Automated deduction techniques are being used in a system called Amphion to derive, from graphical specifications, programs composed from a subroutine library. The system has been applied to construct software for the planning and analysis of interplanetary missions.
The library for that application is a collection of subroutines written in FORTRAN-77 at JPL to perform computations in solar-system kinematics. A domain theory has been developed that describes the procedures in a portion of the library, as well as some basic properties of solar-system astronomy, in the form of first-order axioms.
Specifications are elicited from the user through a menu-driven graphical user interface; space scientists have found the graphical notation congenial. The specification is translated into a theorem, which is proved constructively in the astronomical domain theory by an automated theorem prover, SNARK. An applicative program is extracted from the proof and converted to FORTRAN-77. By the method of its construction, the program is guaranteed to meet the given specification and requires no further verification.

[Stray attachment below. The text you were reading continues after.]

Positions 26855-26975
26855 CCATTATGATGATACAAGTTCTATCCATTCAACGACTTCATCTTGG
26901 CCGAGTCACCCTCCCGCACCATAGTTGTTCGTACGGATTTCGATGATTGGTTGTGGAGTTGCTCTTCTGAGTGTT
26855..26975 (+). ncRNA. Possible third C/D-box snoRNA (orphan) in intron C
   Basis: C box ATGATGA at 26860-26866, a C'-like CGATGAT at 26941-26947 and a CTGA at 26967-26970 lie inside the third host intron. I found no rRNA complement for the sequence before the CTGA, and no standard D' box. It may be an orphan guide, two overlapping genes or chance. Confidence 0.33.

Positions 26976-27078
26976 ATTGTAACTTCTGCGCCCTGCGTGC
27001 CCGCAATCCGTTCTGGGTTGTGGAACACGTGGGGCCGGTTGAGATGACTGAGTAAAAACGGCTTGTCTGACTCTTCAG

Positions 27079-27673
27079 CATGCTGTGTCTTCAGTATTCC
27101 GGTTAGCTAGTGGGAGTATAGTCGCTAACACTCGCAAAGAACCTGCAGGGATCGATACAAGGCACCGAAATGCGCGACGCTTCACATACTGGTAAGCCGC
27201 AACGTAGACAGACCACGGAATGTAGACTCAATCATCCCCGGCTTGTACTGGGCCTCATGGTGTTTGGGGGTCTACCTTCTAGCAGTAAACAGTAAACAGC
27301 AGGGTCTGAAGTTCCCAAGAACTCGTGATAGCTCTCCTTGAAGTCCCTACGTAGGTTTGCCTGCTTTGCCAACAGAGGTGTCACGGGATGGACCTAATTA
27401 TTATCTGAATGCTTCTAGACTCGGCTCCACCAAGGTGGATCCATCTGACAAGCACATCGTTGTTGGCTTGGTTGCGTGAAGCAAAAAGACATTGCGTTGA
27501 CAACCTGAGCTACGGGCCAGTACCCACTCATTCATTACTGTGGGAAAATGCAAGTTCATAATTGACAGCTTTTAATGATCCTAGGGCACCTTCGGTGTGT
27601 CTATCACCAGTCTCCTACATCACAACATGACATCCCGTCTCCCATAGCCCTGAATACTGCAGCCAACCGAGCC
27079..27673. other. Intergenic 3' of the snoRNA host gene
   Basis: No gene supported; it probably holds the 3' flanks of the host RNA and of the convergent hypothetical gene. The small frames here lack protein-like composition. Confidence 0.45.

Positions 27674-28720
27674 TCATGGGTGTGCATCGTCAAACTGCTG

Amphion was tested on a set of fifteen sample problems, developed at NASA, which involve typical computations involving the sun, planets, moons, and spacecraft. Programs for all the problems were constructed by the system entirely automatically. Since then, Amphion has been successfully tested with potential end users from NASA, Stanford, and JPL.
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